Assessing the burden of diseases potentially preventable by maternal immunization in Sub-Saharan Africa

Photo Credit: Flickr: Kate Holt/MCSP

Introduction
This study aims to quantify the burden of four potentially vaccine-preventable diseases in pregnant women and their infants in sub-Saharan Africa. This population-based prospective cohort study in Ghana and Zimbabwe will focus on Group B streptococcus (GBS), Respiratory Syncitial Virus (RSV), Influenza and Pertussis (GRIP) and will end in December 2019.

The field studies will be implemented by the Centre for Maternal and Newborn Health with two research centres - the Kintampo Health Research Centre (KHRC) in Ghana and the Centre for Sexual Health and HIV/AIDS Research (CeSHHAR) in Zimbabwe; and two collaborating laboratories – Public Health England (PHE) and University of Wits’ Respiratory and meningeal Pathogens Research Unit (RMPRU).

Brief background
Globally, child deaths have declined substantially in recent years. This is ascribed to improved management of infections (diarrhoea and pneumonia) and high immunisation coverage. However, infections still account for nearly one third of all newborn deaths. Many of these are preventable. Infections or vaccine administration in pregnancy leads to antibody production, and if these are passed onto the unborn baby, may protect it against disease. Pregnant women are therefore potential channels to protect infants in early life before they commence routine immunisation.

Vaccines already exist for influenza and pertussis (GRIP), but current immunisation schedules in low- and middle-income countries (LMICs) do not include the two vaccines. No vaccines are currently licensed for GBS and RSV. Before making a case for introduction of vaccinations against GRIP in sub-Saharan LMICs, it is important to quantify the burden and estimate the cost-effectiveness of other strategies to address this burden.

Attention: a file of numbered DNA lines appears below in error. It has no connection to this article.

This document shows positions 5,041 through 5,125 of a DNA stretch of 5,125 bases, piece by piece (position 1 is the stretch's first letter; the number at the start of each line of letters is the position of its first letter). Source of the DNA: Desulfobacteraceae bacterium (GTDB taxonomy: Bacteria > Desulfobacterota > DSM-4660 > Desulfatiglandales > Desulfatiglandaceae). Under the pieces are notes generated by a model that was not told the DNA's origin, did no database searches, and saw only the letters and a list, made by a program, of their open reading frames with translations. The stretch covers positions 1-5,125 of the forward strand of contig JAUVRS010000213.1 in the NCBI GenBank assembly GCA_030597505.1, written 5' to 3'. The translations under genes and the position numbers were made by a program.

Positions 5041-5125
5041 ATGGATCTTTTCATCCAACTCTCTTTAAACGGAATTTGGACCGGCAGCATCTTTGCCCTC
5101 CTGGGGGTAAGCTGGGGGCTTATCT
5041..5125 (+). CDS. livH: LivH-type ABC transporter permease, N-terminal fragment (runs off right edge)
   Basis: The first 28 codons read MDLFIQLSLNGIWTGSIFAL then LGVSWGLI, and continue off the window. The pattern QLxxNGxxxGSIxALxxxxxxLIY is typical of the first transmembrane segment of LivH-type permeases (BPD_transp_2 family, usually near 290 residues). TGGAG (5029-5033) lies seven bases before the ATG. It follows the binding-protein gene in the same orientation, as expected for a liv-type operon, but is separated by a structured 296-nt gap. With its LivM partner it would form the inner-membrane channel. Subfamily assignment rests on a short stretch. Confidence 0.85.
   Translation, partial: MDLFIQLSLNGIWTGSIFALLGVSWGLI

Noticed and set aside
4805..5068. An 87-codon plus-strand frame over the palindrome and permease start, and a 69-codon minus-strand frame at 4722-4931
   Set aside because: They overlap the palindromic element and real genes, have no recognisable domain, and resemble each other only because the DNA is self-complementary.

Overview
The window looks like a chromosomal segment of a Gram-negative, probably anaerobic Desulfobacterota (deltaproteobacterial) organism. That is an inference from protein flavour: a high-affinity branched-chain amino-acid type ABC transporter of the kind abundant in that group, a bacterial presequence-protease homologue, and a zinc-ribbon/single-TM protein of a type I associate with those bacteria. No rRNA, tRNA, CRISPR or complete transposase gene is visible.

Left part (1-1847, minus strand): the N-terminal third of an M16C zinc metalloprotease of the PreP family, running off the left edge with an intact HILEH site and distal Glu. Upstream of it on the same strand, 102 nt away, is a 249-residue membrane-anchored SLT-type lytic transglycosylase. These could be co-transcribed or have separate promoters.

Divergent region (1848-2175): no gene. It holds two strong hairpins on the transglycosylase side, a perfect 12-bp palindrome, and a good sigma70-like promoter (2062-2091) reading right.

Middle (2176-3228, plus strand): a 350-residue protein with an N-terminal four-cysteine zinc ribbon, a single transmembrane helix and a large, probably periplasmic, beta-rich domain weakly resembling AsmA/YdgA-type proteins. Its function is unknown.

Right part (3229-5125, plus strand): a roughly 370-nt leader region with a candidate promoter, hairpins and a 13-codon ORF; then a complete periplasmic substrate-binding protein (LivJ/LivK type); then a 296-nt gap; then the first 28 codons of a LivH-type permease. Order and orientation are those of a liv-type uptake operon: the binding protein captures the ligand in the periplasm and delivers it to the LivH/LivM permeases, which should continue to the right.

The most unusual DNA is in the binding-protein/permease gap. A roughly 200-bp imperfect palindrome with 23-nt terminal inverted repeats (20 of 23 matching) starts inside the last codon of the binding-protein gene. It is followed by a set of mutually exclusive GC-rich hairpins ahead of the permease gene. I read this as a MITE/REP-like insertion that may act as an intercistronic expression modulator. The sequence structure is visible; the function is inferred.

Activities
The study design will be informed by a systematic review of literature to assess the current knowledge and identify gaps. The research will involve approximately 1200 women in Ghana and Zimbabwe, who will be enrolled before 28 weeks of pregnancy and followed until the end of the pregnancy. For every livebirth, the study will follow the infant for the first year of life.

The data will be collected by trained research assistants, who will conduct morbidity surveillance either through home visits or phone contacts. These workers will actively screen mothers for signs and symptoms of urinary tract infections (UTIs) or influenza-like illnesses (ILIs), screen their infants for ILIs or signs of sepsis (suggestive of GRIP infections) and look for infections in pregnancies ending in a stillbirth or preterm birth.

The findings from the study will be used to develop recommendations for the prioritisation of vaccines, inform the investment case for vaccines for GRIP organisms and initiate discussions with appropriate stakeholders on ways to make maternal immunisation accessible to these populations.